Fort Washington Way might be better known to some Cincinnatians as the I-71/US-50 trench through downtown Cincinnati, but few might know the full story behind how the current area came to be what it is today. Every Wednesday this July, UrbanCincy will cover a part of the history of Fort Washington Way, its construction, the political fights that came with it, and the potential future for the area. Furthermore, the unprecedented foresight that the engineers, politicians, and public alike demonstrated through the construction will be highlighted.
The City of Cincinnati developed where it is today because of its location on the Ohio River. The river served as the primary economic engine for the city and therefore the larger region. As such, the fact that Fort Washington Way bisects the urban core from the riverfront troubles individuals who wish to see the city become whole once again. However, it is important to remember what the stretch of land looked like prior to major renovations a decade ago.
In 1998, construction began on the approximately 1.25-mile stretch of highway. Originally, the plan included burying the stretch of highway completely in order to hide the highway eyesore from the remainder of downtown. However, that idea was overturned in 1996 because many people wanted to ensure that visitors to the city would be able to see it as they traveled through. New plans were completed and construction began.
In 1999, after more than two-thirds of the renovations were complete, there was renewed interest in burying the highway. Proponents claimed that a buried highway would ensure an uninterrupted transition from downtown to the riverfront. The engineers knew that they wouldn’t be able to finish the project on time and on budget if they changed the project so late, so they compromised by sinking the roadway below the level of the rest of downtown’s street grid. Part of this compromise included driving extraordinarily strong support piles into the ground that were engineered to hold caps that could eventually cover the highway if the decision was made to do so at a later date.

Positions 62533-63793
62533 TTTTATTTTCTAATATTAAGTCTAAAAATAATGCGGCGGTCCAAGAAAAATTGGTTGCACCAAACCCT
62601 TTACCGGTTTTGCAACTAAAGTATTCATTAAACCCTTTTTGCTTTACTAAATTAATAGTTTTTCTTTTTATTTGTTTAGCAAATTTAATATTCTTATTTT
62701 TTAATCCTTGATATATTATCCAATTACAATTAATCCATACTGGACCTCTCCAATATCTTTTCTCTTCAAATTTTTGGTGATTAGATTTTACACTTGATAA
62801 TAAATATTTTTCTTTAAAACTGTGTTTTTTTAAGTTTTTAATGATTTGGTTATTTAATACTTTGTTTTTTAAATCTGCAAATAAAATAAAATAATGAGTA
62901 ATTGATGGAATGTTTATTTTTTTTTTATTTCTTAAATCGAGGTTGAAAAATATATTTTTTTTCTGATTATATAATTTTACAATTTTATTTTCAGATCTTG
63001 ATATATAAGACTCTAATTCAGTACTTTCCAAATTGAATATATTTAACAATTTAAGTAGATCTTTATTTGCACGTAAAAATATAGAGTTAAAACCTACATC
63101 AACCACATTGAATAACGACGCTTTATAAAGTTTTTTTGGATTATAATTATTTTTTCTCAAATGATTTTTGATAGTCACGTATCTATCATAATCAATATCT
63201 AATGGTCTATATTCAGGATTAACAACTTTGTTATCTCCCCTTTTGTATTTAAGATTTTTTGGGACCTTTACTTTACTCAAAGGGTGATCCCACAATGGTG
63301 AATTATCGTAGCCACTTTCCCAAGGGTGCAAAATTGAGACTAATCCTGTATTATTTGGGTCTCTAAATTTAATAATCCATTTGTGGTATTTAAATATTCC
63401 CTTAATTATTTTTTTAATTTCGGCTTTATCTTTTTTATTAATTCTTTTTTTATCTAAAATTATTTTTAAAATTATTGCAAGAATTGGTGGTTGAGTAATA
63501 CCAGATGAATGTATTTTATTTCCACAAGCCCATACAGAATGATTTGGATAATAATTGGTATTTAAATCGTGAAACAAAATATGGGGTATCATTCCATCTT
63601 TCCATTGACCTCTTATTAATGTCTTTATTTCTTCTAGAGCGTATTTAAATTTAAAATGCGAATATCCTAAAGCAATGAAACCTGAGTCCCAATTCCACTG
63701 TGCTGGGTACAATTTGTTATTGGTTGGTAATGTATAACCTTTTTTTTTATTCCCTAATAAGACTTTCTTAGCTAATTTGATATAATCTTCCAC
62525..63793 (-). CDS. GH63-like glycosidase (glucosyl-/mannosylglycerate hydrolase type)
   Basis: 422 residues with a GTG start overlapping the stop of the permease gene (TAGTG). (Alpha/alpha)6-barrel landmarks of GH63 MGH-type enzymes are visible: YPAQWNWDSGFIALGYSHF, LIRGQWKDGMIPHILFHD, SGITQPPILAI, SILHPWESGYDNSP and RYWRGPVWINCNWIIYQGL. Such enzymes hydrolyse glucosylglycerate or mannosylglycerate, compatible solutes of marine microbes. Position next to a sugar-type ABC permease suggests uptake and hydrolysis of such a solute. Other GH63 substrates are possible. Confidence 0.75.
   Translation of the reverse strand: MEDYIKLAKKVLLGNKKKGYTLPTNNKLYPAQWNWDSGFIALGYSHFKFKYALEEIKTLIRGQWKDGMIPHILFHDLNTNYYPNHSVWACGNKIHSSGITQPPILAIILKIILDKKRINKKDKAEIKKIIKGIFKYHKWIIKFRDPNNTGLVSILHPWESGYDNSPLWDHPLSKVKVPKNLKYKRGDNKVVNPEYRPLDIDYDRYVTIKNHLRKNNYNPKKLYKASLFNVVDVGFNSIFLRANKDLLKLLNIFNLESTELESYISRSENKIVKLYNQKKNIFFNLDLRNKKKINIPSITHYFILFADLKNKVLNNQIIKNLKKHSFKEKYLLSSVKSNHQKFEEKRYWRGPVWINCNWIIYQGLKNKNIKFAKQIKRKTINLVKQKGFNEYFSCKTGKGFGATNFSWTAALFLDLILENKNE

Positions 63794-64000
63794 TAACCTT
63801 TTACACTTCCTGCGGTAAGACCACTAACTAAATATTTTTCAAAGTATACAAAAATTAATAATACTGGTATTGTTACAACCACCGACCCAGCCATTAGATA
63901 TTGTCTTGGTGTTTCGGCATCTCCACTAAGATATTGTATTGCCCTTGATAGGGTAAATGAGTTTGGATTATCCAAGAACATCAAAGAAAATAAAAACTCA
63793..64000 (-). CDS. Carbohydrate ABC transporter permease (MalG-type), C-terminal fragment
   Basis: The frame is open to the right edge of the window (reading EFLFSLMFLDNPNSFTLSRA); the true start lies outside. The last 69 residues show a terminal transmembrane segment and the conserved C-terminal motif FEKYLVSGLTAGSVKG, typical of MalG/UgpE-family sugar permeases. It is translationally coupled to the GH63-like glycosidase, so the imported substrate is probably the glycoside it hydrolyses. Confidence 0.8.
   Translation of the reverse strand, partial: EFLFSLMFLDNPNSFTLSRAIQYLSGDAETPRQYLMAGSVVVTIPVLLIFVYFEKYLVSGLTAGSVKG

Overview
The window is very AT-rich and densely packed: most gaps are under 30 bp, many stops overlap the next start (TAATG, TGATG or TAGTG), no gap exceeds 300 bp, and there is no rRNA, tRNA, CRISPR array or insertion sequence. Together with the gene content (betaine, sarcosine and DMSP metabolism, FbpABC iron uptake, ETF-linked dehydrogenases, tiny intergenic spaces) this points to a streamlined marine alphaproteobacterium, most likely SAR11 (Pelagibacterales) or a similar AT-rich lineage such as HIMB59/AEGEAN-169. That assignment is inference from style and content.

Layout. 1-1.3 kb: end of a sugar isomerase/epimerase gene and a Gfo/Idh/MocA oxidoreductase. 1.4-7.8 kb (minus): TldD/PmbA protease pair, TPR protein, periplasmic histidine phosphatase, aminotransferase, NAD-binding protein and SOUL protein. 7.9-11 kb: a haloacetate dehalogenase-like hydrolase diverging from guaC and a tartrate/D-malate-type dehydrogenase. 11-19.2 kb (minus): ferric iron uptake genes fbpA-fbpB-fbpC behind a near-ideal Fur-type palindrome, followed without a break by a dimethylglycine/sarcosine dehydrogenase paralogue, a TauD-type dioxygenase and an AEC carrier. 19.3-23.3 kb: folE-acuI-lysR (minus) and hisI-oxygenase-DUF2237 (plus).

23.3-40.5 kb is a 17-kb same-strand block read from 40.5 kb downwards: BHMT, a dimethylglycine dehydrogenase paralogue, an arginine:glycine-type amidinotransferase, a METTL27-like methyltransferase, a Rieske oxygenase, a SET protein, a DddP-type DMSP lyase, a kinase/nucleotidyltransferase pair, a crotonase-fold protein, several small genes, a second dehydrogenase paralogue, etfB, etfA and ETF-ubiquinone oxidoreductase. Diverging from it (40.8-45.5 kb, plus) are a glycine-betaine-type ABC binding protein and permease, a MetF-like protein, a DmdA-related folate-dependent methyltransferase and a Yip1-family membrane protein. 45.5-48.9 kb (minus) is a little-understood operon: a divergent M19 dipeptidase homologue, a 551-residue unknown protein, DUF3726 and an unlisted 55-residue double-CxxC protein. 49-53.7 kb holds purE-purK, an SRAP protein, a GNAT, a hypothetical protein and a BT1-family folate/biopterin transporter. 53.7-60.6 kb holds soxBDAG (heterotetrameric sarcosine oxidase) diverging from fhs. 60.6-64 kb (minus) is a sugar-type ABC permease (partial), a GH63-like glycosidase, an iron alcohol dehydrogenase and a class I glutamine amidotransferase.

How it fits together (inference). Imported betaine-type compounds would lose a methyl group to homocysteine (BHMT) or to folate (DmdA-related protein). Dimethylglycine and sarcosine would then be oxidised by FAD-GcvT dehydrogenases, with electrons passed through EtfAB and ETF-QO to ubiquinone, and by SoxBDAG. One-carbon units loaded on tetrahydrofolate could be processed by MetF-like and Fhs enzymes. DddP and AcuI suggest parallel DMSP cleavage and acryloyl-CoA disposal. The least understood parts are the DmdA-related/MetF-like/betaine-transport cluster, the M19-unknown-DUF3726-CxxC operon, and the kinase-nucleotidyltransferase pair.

The current gaps between segments of the street spanning over Fort Washington Way are spaced such that caps 600 feet wide could be installed with relative ease and with a gap between segments. Gaps ensure that the area is not officially a tunnel, and as a result, the dangers and costs associated with the fire safety precautions of a tunnel are avoided. Engineers state that the pilings supporting the caps could withstand the weight of several feet of dirt, making an unique and exciting urban park possible. Furthermore, the caps could support the weight of buildings approximately four stories high. The latter options would provide the opportunity to link The Banks development with the rest of downtown abutting the current trench.
The major change in the 1998 redesign came by untangling and streamlining the mess of highway on- and off-ramps. Doing so allowed the roadway to carry a greater capacity, increase safety, and dramatically decrease the total width of Fort Washington Way. Once construction was completed, about 40% of the original width was gone as a result of the better design. The space that was saved freed up room for the Great American Ball Park, National Underground Railroad Freedom Center, Paul Brown Stadium and much of The Banks development.
In the next three weeks, UrbanCincy will highlight how this transformation took place. In the process, we will show how the city demonstrated an unprecedented level of foresight, saving current and future taxpayers untold sums of money. The inter-jurisdictional cooperation that this project achieved set the stage for the redesigned area to win more than a dozen national and international awards.
As one engineer told me: “We weren’t highway building. We were city building.” Check back each Wednesday in July to learn more about how Fort Washington Way project impacted current and future development.